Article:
The Future of Energy: A Realist's Roadmap to 2050

Which technologies will finally free us from oil?

The Future of Energy

This December, when representatives from 170 countries meet at the United Nations climate talks in Copenhagen to replace the expiring Kyoto climate treaty, the smart money predicts unprecedented collaboration. American political change coupled with spiking carbon dioxide levels could inspire a communal project on a scale not seen since World War II. A consensus, backed by science, is emerging among the international community that by 2050 we need to reduce emissions of C02, methane and other greenhouse gases to approximately 80 percent lower than they were in 1990.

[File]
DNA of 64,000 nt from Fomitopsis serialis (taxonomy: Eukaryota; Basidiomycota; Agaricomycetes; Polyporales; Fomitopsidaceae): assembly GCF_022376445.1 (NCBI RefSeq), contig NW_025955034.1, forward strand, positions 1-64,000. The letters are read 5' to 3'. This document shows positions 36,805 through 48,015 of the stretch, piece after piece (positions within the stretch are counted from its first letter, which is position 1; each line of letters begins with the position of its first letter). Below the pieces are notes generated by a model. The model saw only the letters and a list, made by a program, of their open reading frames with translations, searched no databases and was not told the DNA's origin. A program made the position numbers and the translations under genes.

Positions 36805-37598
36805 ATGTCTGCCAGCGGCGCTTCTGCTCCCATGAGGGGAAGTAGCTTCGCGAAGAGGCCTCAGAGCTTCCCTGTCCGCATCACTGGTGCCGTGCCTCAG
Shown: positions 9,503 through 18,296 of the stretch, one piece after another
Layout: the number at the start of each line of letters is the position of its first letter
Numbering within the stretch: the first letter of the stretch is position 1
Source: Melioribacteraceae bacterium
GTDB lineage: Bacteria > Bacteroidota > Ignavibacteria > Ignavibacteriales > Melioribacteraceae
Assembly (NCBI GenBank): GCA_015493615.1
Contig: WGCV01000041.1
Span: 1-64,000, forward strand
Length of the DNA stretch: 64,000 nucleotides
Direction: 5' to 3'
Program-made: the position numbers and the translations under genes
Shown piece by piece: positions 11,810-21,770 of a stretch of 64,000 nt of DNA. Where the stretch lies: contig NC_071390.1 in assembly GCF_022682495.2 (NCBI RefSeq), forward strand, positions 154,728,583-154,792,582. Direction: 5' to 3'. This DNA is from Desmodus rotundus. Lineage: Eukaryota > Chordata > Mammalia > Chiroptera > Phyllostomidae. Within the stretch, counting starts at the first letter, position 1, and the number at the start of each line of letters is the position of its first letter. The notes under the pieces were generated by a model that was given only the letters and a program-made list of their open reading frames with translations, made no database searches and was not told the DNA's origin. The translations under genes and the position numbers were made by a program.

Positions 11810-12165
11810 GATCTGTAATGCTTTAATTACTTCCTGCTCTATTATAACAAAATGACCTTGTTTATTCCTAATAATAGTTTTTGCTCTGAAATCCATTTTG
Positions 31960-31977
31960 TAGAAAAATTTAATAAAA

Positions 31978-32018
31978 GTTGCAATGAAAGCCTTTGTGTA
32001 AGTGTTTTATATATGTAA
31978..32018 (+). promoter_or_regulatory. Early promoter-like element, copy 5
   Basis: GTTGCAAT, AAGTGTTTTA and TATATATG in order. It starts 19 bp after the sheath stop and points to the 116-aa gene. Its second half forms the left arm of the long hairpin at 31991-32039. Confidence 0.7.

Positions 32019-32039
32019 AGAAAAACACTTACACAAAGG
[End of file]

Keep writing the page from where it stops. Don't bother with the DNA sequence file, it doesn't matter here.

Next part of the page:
It will mean a wholesale reinvention of the global energy economy; anything less could result in catastrophe. Here's how we'll get there.

To reach this goal will require a two-pronged approach. First, we have to get serious about the small stuff: better insulation, tossing the incandescent lightbulbs and, yes, inflating our tires all the way. Second, we need to scale up every low-carbon energy source we have — wind, solar, nuclear — pretty much immediately. Our realist's road map to 2050 shows how we get there:

Harnessing the terrawatts of energy we get from the sun

Subtle movements create current

Beyond ethanol

Turbines to take root in the sea

Six Generation III+ reactors set for the U.S.

Energy from the Earth's core comes to the surface

Carbon-capture technology comes on the scene

Even if we tap every renewable power source available, it won't mean a thing without a final, crucial step: reinventing the grid